I heart chillies and pretty much anything spicy. So when I saw a tray of chilli peppers looking a bit lonely in my fridge, I knew I had to create something with them. You can always freeze chillies if you have too many but once I got the idea of making my own chilli jam I knew they’d never make it to the freezer!
Most chilli jams are made with bell peppers to bulk them up and sweeten but I knew I wanted to use apples so I could avoid adding store-bought pectin. Pectin is what makes a jam set rather than stay runny so it’s a necessary ingredient but some fruit have more naturally-occurring pectin than others. Apples have loads of the stuff (particularly in their cores and skins) so that’s why you see them in so many jam recipes.
There are lots of recipes out there for apple and chilli jelly but I couldn’t find almost any for jam. I know it sounds silly but something in me doesn’t like making jellies because it means you have to throw out all the ingredients you’ve used after you strain the liquid from them and this just feels wasteful! So I’ve tried out a jam and I’ve used way more chillies than any other recipe I found but it isn’t even too spicy, it’s just tasty and oh so perfect with cheese…
- 4 Granny Smith or other cooking apples – cored and chopped but not peeled (I used 3 apples and a pear because that’s what I had to hand but beware – pears don’t have much pectin so don’t substitute too many of them in)
- 10-15 small green and red chillies (according to the heat of your chillies and your personal taste) – deseeded and coarsely chopped
- 1 garlic clove, crushed
- 200ml cider vinegar
- 200g caster sugar
- juice and zest of 1 lemon (provides citric acid to help adjust the pH apparently!)
- water to cover
- Put all the ingredients in a large pot, with just enough water to cover them – a preserving pan is even better if you have one. You want a large shallow layer of jam rather than a deep one as this will cook more quickly and evenly.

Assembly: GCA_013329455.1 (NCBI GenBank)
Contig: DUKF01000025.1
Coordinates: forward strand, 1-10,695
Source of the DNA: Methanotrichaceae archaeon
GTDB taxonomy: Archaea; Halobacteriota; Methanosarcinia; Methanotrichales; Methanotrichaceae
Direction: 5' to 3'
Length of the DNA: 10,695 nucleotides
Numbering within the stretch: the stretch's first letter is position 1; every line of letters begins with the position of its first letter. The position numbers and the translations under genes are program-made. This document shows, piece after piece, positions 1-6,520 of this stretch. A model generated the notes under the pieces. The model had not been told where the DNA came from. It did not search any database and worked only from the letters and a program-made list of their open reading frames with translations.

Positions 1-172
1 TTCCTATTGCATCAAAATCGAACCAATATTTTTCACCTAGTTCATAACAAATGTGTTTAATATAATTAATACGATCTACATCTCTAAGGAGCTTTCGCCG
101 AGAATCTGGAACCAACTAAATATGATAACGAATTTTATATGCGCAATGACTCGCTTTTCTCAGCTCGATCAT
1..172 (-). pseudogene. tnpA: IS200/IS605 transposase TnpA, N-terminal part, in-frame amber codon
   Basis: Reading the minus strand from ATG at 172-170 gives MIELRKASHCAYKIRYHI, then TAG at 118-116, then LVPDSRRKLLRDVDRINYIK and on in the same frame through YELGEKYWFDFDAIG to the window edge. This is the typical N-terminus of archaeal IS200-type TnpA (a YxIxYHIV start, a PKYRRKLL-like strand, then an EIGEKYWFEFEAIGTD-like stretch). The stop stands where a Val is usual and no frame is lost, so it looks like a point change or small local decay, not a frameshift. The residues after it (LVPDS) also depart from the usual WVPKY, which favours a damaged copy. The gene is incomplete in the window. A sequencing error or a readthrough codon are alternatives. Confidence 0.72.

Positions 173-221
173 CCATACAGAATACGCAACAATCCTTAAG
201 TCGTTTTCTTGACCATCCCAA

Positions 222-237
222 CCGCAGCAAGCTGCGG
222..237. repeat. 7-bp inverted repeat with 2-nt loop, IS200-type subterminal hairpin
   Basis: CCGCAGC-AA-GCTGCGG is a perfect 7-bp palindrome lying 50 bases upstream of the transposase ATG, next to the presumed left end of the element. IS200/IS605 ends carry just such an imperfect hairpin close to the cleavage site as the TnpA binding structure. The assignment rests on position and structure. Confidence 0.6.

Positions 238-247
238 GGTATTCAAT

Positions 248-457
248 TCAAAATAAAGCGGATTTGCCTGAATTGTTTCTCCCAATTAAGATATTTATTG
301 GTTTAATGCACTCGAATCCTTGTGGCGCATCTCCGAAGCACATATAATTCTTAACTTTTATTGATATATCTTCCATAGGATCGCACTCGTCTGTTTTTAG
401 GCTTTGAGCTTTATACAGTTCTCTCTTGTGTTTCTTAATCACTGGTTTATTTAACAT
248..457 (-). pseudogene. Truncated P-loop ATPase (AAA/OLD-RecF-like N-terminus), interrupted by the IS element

- Stir over medium heat until the sugar is dissolved.
- Raise the heat and bring the mixture to a simmer.
- Reduce the heat and cook, stirring occasionally, until you reach the setting point* (about 1-2 hours).
- Bottle into hot, sterilised** jars. You should hear the jar lids make a satisfying popping sound as they cool – this means they are properly sealed and should keep for at least 6 months to a year or more – if you don’t eat it all before that!
* To test if your jam is set, keep a couple of small plates in the fridge until cool. When the jam is looking near done, spoon a bit onto a cold plate and put back in the fridge for 30 seconds-1 minute. Take it out again and push the jam with your finger – if it ripples or a skin is visible on top then it is ready, if it’s still runny it needs more time. With a couple of plates on the go you can keep testing every few minutes which helps ensure you get it right as it can set too hard quite quickly if you’re not careful (although this can be corrected by boiling again with some added water until setting point is reached).
**I sterilise my jars by first washing in warm soapy water (a good soak should also make it easier to remove any labels, the back of a bread knife is a good tool for scraping off any remaining bits of glue). Then I boil the jars and lids for 10 minutes. I then place the jars in a 150C oven for at least 20 minutes and until they are dry. Make sure to fill and seal while they are still warm.
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